By James Cairns
Kiley Reid has written a powerful book about being Black in white spaces in contemporary America. Long-listed for this year’s prestigious Booker Prize, Reid’s Such a Fun Age provides a uniquely powerful view of white supremacy through a story in which all the white characters love (or at least claim to love) Emira, the 25-year old Black woman at the novel’s centre. What makes it a book about structural racism is not just that the love is smothering, condescending, or unearned; rather, Reid traces how the very emergence, deployment, and termination of affection for Emira is, at every moment, structured by the needs of whiteness.
Emira is a baby-sitter for the Chamberlains, a well-off white family in Philadelphia. She loves spending time with her three-year old charge, Briar, but feels growing shame at not advancing through a professional career, as well as fear at the prospect of losing her parents’ medical coverage. Her girlfriends are becoming junior sales executives making $30,000 a year plus benefits. Emira went to college and typing school, and transcribes part-time here and there. Nevertheless, she feels stuck: sharing an apartment with someone from craigslist, no clear path to success.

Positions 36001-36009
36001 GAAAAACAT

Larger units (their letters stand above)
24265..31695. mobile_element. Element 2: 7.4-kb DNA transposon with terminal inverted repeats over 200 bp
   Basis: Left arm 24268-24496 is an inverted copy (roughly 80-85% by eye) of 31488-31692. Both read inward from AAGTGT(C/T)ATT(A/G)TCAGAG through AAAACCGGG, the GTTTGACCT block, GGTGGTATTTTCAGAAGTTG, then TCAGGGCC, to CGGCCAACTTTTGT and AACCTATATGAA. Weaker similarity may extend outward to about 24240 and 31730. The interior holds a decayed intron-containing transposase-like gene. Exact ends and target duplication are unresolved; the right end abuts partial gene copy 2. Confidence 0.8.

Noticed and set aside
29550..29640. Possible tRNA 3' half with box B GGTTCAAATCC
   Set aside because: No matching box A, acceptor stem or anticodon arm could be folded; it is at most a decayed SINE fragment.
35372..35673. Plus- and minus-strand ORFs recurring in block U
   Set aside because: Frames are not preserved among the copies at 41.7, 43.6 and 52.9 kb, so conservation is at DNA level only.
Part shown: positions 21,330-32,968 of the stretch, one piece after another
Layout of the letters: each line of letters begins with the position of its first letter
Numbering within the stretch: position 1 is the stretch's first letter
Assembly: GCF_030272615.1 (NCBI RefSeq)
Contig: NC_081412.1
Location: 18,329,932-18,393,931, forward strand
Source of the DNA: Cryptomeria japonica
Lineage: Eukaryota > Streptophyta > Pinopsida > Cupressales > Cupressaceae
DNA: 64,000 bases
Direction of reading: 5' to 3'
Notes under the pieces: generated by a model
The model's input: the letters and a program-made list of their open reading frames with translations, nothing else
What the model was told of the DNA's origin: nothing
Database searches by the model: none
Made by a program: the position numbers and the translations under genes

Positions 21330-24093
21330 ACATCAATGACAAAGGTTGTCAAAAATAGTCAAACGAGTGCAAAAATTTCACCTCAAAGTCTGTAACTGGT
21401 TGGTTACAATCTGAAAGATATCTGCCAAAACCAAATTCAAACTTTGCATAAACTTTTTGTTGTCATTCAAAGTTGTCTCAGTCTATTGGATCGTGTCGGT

Early in the book, Emira is harassed by white customers, clerks, and a security guard while minding Briar at a posh grocery mart. She and the little girl are only there in the first place because the Chamberlains suddenly asked Emira for emergency child care at 10pm on Friday night. Everyone in the shop is suspicious: why is Emira there, dressed as she is, so late with this obviously-not-hers child? Briar’s father swoops in before the scene gets as bad as it could get, but it’s scary and maddening to witness how quickly and aggressively the beneficiaries of whiteness go on the attack. We’ve all seen videos of similar scenes that end in anti-Black violence and death.